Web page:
I think the attitude of the Government towards foreign nations will be worked out as time goes on. At all events, I am inclined to be charitable, because the right hon. Gentleman probably has the most difficult job that any Minister has had in the last few years. It is much more difficult than the job which the right hon. Gentleman the previous Foreign Secretary was expected to do, but which he did not do, on the occasion of the Japan-Manchuria incidents. I think his task was easier than that of the right hon. Gentleman the present Foreign Secretary, because there have been changs in Europe since then and no one decides the country's conduct in relation to Italy and Abyssinia without the knowledge that behind there is looming a very much larger question and danger to the peace of the world. I have the fullest sympathy with the right hon. Gentleman, and I do not wish to say anything that would create difficulties for him, but he wants economic pressure and he thinks economic pressure will be enough. That is why he quoted sanctions. But let the right hon. Gentleman and the House remember that, while there are many of us who deplore the idea that sanctions might carry us into military or naval operations—I do not want that; that is the farthest thing from my mind, and I would like to believe that sanctions could be confined entirely to the economic realm—even economic sanctions may become in their final application as harmful as military and naval sanctions. If you blockade a country and that country determines to go on within itself, relying on some substitutes for ordinary materials, that country can suffer very much indeed without a single shot being fired by those enforcing the blockade. You do not dispense with cruelty and hardship when you change the form of your sanctions.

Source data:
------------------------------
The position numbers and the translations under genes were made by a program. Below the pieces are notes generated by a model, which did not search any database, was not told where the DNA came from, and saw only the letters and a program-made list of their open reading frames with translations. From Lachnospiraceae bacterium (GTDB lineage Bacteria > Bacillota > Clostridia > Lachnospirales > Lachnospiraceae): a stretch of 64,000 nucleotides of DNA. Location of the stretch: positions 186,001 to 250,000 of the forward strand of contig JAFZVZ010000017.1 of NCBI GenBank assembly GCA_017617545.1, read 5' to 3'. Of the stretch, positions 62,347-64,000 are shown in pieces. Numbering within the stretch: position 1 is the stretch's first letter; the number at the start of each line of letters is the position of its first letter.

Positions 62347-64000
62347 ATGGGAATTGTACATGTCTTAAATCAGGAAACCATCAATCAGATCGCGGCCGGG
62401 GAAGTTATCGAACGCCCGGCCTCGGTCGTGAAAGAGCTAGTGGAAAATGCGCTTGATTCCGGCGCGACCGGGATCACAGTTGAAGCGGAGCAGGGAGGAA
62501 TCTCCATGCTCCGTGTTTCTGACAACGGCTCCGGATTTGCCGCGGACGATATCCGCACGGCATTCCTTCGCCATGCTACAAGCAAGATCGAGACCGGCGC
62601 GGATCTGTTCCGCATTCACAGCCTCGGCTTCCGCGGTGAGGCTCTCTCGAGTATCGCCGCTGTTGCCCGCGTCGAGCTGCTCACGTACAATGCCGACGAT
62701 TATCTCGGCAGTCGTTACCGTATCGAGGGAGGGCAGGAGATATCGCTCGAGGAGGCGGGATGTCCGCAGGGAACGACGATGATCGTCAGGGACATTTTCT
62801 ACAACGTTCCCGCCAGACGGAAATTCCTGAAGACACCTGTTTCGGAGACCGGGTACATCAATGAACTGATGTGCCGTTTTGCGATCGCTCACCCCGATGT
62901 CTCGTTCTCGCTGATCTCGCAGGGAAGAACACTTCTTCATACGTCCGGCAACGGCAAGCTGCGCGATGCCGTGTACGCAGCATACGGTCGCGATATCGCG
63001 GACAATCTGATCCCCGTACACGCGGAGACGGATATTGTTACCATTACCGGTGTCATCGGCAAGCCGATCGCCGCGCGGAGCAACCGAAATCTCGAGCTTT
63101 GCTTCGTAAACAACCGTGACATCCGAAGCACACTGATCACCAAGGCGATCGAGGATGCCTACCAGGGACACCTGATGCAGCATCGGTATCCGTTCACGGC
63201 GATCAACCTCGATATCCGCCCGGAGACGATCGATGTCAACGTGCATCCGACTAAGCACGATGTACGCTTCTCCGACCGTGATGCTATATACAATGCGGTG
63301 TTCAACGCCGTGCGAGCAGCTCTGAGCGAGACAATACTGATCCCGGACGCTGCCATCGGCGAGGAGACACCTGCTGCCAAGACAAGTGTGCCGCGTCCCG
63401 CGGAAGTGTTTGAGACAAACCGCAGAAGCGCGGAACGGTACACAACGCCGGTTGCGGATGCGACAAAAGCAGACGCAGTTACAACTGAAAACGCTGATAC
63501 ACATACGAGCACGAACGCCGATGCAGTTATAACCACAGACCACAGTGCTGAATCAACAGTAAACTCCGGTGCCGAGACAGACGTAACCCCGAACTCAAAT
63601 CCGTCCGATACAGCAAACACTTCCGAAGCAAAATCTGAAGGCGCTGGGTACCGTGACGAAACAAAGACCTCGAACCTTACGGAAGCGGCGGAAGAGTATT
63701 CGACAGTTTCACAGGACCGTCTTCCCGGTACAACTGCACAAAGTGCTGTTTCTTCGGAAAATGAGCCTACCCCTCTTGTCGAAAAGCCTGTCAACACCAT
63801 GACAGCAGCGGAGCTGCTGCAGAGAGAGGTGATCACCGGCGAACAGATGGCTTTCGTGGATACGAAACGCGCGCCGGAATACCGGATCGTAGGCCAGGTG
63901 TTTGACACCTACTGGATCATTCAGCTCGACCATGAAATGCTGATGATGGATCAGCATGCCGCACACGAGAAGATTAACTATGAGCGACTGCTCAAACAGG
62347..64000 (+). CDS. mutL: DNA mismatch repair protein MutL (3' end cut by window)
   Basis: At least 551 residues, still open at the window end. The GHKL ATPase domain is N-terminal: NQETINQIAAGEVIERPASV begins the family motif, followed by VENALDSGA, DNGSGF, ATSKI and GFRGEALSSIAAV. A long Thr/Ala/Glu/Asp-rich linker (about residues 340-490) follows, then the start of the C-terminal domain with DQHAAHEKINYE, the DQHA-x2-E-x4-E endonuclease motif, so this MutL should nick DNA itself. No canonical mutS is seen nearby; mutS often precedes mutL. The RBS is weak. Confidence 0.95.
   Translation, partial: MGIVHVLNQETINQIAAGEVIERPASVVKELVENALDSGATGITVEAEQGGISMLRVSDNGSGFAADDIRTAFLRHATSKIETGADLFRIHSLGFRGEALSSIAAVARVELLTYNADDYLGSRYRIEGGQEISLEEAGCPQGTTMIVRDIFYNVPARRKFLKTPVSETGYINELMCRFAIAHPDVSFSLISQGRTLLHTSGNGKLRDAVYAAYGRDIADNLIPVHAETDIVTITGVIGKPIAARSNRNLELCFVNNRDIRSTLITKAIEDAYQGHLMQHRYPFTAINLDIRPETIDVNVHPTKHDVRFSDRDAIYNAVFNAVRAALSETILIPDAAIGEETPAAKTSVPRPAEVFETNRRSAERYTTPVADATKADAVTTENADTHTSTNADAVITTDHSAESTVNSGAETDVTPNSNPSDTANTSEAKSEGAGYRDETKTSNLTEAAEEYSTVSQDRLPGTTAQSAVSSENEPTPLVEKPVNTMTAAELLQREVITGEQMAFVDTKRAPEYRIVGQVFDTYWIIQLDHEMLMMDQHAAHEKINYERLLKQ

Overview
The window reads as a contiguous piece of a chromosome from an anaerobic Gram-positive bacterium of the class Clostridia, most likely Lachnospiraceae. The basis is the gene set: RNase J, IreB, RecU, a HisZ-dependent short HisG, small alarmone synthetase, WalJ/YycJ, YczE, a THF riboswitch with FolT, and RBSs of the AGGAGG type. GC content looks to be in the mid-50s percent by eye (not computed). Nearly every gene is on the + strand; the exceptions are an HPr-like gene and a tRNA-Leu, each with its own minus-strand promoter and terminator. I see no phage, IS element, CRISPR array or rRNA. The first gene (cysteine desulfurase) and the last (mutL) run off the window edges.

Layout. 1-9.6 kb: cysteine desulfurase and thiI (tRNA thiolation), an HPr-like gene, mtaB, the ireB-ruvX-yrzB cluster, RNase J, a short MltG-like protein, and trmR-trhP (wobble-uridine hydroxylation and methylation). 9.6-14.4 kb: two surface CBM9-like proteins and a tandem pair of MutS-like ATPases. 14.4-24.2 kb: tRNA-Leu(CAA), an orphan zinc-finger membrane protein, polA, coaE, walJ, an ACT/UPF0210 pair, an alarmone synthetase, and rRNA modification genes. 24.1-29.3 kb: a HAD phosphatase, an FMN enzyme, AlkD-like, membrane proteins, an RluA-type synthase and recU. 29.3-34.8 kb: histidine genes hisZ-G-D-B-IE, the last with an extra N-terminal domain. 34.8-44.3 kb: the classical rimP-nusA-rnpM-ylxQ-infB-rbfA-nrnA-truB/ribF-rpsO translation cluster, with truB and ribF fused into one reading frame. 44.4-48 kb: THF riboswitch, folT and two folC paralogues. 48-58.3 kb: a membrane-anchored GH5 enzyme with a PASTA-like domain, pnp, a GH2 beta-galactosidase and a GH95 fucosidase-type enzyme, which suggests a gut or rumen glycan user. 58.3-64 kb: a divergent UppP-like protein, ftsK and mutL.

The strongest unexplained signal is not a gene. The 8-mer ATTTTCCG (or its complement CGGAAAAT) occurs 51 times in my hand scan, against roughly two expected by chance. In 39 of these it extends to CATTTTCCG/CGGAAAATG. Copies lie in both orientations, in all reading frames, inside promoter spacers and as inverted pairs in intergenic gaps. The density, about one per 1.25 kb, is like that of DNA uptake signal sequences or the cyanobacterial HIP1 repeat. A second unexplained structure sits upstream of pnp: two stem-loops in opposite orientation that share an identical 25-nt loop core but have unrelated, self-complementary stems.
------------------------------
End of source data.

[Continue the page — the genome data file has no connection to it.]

The right hon. Gentleman said he hoped that by this means, after a period of pressure of economic sanctions, an honourable settlement could be obtained within the League. I am very concerned to know, and I hope towards the end of this Debate we shall be told, what he means by an "honourable settlement." What kind of settlement is an honourable settlement? We have not been told yet, and I am very anxious indeed to know. When the right hon. Gentleman prejudiced his assertion very much by saying that he was among the first to admit the Italian case for expansion, he was treading on very dangerous ground indeed. What amount of expansion would Italy be entitled to have? Where is she to expand? At whose expense is she to expand? What are the means for giving her the expansion, and who are to employ those means? What are the means to be supplied to persuade an unwilling party that Italy is to have room to expand at that party's expense? All these are very vital questions indeed. I hope that we shall hear more of this from the Prime Minister when he speaks to-morrow. He cannot leave the country in doubt as to what we mean. Are we now preparing for a get-away which will satisfy Italy, but which will be at the expense of Abyssinia?